CHANNING TATUM JAMIE BELL DONALD SUTHERLAND
Having former male model Channing Tatum as the biggest draw for a film is not enough. The Eagle, from director Kevin McDonald (State of Play, The Last King of Scotland), takes a big detour from his typical critically acclaimed films for a poor man’s Gladiator. Tatum, who has recently found some mainstream, unimpressive acting fame in roles like GI Joe, Dear John and Step Up, has only one thing going for him--his looks. Male actors can get by even less on appearances than actors like Jessica Biel or Halle Berry; to cast Tatum nearly on his own here to carry a film with such a large budget is a big mistake.
Severely injured Roman commander Marcus Aquila (Tatum) has been relieved of duty after his triumphant victory over the British savages, whom they have fought so long. Desperate to heal and find another challenge, Marcus saves the life of a young British slave named Esca (Bell), who becomes his personal slave. Irony aside, Esca leaves his hatred for Roman kind behind and vows to never leave Marcus's side. The two go off into the forbidden northern British territory to search for the long lost metal eagle that was taken from Marcus’s father in a battle long ago, Marcus hopes to restore his family name and finally get an answer to his father’s death.
The only thing The Eagle, written by Jeremy Brock (Charlotte Gray, Driving Lessons), has going for it is the highly underrated Jamie Bell (Billy Elliott, King Kong). It’s actually quite amusing to see an actor who is dripping with everything that’s wrong about Hollywood style acting standing beside an actually talented, studied British actor like Bell. Perhaps the contrast was suppose to work in the favor of each character, but it does nothing but simply reveal how un-talented Tatum really is. Sutherland continues to attach himself to bad movies in small doses here with another in-and-out type cameo.
If you go into this film expecting Gladiator type grandeur you will be disappointed; lacking a strong male lead, short on creative and impressive cinematography, and nothing in the way of a rousing musical score, The Eagle is bland. Not even half way through the film you know where it’s going and where it will end up. Heroics are going to win here and nothing can stand in their way, which is the running theme of any Tatum film. The type of films Tatum chooses (or at least the ones he is allowed to play) have no character depth and that’s where much of this film's problems lie. By the end the two men walk out bright doors saying what’s next like a silly cartoon.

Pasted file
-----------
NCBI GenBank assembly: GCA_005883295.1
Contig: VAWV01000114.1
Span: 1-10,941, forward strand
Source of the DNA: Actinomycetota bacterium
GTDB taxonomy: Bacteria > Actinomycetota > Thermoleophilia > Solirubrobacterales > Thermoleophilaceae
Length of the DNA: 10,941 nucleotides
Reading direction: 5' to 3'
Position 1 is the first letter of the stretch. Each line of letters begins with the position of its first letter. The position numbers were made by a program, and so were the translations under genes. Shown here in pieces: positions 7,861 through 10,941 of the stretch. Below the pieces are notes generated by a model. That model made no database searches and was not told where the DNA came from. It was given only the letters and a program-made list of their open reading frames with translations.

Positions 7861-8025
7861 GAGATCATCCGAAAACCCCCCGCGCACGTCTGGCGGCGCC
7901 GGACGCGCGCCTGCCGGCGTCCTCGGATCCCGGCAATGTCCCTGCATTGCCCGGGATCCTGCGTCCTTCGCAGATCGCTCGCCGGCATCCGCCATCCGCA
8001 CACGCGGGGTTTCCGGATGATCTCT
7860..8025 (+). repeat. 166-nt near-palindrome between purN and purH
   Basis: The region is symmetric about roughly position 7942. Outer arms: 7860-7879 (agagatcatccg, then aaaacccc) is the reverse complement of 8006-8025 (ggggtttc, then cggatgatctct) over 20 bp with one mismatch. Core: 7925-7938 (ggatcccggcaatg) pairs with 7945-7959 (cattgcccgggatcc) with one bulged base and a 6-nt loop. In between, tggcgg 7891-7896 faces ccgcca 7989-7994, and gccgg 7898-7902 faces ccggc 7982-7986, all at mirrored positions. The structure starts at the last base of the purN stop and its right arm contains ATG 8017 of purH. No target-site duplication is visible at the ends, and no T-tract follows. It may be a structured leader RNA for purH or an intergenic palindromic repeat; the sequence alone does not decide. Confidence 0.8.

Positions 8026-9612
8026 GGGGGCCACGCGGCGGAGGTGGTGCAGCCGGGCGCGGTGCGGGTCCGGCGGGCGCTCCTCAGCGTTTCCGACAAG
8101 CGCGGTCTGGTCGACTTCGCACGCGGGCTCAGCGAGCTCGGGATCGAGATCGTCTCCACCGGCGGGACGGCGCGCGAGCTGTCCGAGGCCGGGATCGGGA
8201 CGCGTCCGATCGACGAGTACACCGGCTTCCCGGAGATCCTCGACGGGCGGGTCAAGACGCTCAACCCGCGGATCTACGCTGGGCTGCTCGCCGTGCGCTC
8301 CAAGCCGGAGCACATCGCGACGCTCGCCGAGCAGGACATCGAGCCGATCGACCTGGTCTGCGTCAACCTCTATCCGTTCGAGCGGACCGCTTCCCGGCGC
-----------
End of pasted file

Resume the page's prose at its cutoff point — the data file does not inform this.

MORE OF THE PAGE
Final Thought – Barely enough energy harnessed here to keep the audience awake.
By: Dustin Chase W.
Editor: Michael Woody
Dr. Donna Copeland’s
The Eagle is a rough, exciting ride through British Caledonia in 120 AD. It's about honor, the "sins" of the fathers being visited on the sons, the complexities of male bonding, and the timeless sense of entitlement "civilized" societies feel and act out toward native cultures
It's also a well told story about a Roman centurion, Marcus Aquila, who is honor bound to redeem the reputation of his father who, with his Roman legion, went missing in Britain 20 years before, along with their standard, the golden eagle. Along the way, Marcus earns the respect of his men in a critical battle and rescues an enslaved Britain, Esca; whereupon, he is given the slave for his own. He declines the offer; however, the slave insists that since Marcus saved his life, he is honor bound by the memory of his father to protect him forever. Marcus then orders Esca to accompany him on his journey to northern Britain to reclaim the eagle.
Thus, both men are compelled by honor to pursue their self-imposed tasks. And thus begins the forging of their bonding to one another. This bond will be tested many times over the course of their journey, and neither one ever completely abandons it, even during times when one is pressured to kill the other.
Interestingly, both men have been instilled with codes of honor, which sounds admirable. However, the "underbelly" of that honor is the slaughter of their fathers and kinsmen. Marcus' father and his legion were likely killed by Esca's tribesmen, but Esca's family was killed by the invading Romans.
This is reminiscent of the European invasions of the Americas in their feeling entitled to take the lands for themselves. Although the natives were seen as barbarian and cruel, history shows the "civilized" Europeans were often no better.
This film does an excellent job of showing heroism at its best and war at its worst in an entertaining and suspenseful way, such that the two main characters were able to transcend them and form a lasting bond with one another.